Journal of Behavioral Medicine

, Volume 17, Issue 4, pp 391–406

Health belief model variables as predictors of screening mammography utilization

  • Ruth Bernstein Hyman
  • Stephen Baker
  • Robert Ephraim
  • Alyson Moadel
  • Joanne Philip
Article

DOI: 10.1007/BF01858010

Cite this article as:
Hyman, R.B., Baker, S., Ephraim, R. et al. J Behav Med (1994) 17: 391. doi:10.1007/BF01858010

Abstract

Despite its efficacy, screening mammography is not widely utilized due to various factors. The Health Belief Model (HBM) has previously been used as one conceptualization of relevant patient attitudes. No psychometrically validated measure of these variables has previously been utilized, however, nor have prospective studies of women all of whom have been referred by their physicians for mammography been reported. The research reported here addressed both of those issues. A psychometrically validated measure of the HBM variables, perceived susceptibility, barriers, and benefits, was used. along with age, education, ethnicity, and family breast cancer history to predict mammography utilization in a prospective study of hospital employees. Being white, perceiving fewer benefits of and barriers to mammography, and having a family history of breast cancer were predictive of noncompliance. The avoidant behavior of employees with a family history of breast cancer must be addressed in attempts to increase mammography utilization. In addition, results of the study imply the need for full discussion with women referred for mammography of all issues related to its use, both its benefits and possible barriers.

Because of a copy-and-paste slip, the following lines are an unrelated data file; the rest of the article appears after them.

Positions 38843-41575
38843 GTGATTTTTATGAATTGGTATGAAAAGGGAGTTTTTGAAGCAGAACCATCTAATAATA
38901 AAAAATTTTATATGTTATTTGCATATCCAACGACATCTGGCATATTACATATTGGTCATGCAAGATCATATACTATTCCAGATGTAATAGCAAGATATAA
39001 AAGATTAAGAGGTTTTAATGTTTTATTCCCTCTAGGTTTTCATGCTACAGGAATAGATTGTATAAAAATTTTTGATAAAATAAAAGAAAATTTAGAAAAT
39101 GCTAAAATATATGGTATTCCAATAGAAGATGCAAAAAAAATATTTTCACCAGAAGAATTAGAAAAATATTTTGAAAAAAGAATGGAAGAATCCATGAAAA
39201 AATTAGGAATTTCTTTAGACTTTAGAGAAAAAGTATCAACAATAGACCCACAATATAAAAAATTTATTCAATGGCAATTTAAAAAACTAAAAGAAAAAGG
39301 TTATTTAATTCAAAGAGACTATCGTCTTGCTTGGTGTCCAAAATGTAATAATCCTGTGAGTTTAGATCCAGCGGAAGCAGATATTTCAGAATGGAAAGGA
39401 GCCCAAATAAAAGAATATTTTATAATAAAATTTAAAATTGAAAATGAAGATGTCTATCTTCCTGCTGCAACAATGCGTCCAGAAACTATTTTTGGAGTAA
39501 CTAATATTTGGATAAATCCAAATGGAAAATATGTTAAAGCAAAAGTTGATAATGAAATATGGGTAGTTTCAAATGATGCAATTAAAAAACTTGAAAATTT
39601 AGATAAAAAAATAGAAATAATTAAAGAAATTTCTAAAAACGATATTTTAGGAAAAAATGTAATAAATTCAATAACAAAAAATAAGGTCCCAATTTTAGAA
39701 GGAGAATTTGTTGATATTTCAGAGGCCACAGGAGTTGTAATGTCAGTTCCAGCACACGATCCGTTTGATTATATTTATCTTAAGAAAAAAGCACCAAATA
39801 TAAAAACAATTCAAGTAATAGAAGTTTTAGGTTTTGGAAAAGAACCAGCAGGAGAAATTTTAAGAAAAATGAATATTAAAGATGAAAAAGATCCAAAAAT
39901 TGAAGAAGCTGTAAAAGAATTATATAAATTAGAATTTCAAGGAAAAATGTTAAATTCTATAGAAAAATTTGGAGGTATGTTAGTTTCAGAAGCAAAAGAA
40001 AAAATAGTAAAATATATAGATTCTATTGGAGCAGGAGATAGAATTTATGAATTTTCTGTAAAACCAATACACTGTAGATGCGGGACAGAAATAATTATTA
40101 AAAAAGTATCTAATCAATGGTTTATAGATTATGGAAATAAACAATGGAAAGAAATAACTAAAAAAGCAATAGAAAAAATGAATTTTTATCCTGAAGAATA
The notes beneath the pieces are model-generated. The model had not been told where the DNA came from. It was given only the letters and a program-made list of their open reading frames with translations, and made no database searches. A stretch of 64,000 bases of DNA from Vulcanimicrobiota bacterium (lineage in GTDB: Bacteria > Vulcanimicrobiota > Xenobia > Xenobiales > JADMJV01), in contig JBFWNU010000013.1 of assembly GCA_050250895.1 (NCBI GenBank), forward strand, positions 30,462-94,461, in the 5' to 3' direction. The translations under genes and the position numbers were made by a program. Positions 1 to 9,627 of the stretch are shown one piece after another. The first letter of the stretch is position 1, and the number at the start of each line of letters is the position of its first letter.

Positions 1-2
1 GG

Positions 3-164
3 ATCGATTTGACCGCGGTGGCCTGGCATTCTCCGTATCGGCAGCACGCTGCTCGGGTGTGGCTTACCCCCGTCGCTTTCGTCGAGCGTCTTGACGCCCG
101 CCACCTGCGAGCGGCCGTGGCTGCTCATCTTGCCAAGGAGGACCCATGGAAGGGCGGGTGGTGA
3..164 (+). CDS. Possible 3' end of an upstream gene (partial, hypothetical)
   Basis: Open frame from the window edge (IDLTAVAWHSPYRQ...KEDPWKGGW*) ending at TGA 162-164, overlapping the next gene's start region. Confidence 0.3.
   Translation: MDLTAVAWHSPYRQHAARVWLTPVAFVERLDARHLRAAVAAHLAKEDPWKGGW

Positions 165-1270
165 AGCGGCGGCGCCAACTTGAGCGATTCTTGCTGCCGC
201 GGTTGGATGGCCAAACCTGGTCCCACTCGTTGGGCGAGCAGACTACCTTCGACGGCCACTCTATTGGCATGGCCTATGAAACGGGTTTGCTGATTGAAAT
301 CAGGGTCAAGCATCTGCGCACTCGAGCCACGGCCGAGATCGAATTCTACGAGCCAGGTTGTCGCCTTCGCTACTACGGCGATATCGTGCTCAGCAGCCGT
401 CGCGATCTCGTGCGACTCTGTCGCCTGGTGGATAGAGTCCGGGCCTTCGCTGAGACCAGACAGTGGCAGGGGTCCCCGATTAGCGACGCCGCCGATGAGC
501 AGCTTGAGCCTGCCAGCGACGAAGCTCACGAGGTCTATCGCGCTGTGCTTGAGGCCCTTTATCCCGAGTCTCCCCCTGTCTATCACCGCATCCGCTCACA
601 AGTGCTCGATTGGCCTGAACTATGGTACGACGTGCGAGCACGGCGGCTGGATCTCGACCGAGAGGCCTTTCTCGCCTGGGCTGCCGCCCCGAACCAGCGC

Key Words

screening mammographyhealth belief modelpatient attitudes

Copyright information

© Plenum Publishing Corporation 1994

Authors and Affiliations

  • Ruth Bernstein Hyman
    • 1
  • Stephen Baker
    • 2
  • Robert Ephraim
    • 3
  • Alyson Moadel
    • 1
    • 4
  • Joanne Philip
    • 5
  1. 1.Department of Epidemiology and Social MedicineAlbert Einstein College of MedicineBronx
  2. 2.Department of RadiologyNew Jersey Medical School-UMDNJUSA
  3. 3.Department of Community MedicineMt. Sinai HospitalNew York
  4. 4.Ferkauf Graduate School of PsychologyYeshiva UniversityBronx
  5. 5.Department of RadiologyJack D. Weiler Hospital of Albert Einstein College of MedicineBronx